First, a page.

Senator Charles Schumer of New York and state Sen. Michael Gianaris of Queens on Sunday proposed that the Transportation Security Administration create a “passenger advocate” position at every airpot to respond to complaints.

As reported by the New York Daily News, Schumer said that, as of now, if a passenger has problems with a TSA search, they must either submit to it or to complain after they are denied entry on the plane.

"We need to find the right balance between security and protecting vulnerable passengers," Schumer said at a press conference at New York’s JFK, where he was joined by elderly passengers who had claimed they were strip-searched at the airport.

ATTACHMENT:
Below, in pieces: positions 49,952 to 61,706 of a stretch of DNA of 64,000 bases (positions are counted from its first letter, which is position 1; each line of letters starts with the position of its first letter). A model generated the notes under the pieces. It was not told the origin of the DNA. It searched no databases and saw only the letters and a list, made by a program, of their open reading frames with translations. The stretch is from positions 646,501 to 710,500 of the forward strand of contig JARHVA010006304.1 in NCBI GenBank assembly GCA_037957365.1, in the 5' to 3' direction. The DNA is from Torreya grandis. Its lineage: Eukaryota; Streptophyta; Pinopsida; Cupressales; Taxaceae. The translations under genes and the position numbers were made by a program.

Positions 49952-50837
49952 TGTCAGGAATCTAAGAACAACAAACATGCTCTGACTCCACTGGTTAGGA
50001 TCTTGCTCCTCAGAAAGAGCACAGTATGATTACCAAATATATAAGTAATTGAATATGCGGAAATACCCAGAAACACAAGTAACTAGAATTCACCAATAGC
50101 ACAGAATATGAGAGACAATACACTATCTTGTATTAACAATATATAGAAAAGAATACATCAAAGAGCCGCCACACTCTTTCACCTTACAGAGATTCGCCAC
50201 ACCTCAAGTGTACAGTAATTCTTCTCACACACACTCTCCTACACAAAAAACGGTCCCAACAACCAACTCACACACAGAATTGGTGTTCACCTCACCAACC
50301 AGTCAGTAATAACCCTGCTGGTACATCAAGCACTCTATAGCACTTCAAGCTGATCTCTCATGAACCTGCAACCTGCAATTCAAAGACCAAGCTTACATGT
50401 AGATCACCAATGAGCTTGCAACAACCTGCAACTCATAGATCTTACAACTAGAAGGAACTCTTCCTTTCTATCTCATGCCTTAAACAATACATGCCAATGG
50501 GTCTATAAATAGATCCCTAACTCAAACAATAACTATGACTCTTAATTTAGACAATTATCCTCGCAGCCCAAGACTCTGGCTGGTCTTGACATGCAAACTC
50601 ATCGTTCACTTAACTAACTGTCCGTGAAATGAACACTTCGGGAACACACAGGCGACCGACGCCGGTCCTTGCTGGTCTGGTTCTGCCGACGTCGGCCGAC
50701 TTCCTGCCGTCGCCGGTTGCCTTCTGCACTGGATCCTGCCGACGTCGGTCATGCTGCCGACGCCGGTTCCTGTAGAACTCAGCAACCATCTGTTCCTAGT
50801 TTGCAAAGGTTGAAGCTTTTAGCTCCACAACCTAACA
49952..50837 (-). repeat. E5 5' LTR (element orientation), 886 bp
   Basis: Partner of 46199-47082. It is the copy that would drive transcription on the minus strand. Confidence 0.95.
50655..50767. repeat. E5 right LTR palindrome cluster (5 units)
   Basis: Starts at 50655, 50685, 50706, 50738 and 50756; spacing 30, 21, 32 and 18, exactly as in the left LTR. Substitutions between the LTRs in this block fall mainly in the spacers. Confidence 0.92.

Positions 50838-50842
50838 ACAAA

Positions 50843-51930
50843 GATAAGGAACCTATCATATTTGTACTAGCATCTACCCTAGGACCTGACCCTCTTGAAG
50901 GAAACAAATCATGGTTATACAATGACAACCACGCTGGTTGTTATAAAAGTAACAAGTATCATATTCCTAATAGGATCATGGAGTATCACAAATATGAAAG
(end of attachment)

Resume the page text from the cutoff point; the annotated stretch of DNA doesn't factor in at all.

"Today, we're calling on the TSA to give a voice to those who feel they may be inappropriately treated, or subject to totally onerous screening, by designating an on-site passenger advocate at every airport," Schumer said.

The TSA told the Associated Press on Saturday it is preparing for its own passenger advocacy service and is developing a toll-free phone number for to travelers with disabilities or medical conditions.

"This hotline will give passengers direct access to guidance and information specific to persons with disabilities or medical conditions, which they will be able to call prior to flying," the TSA said.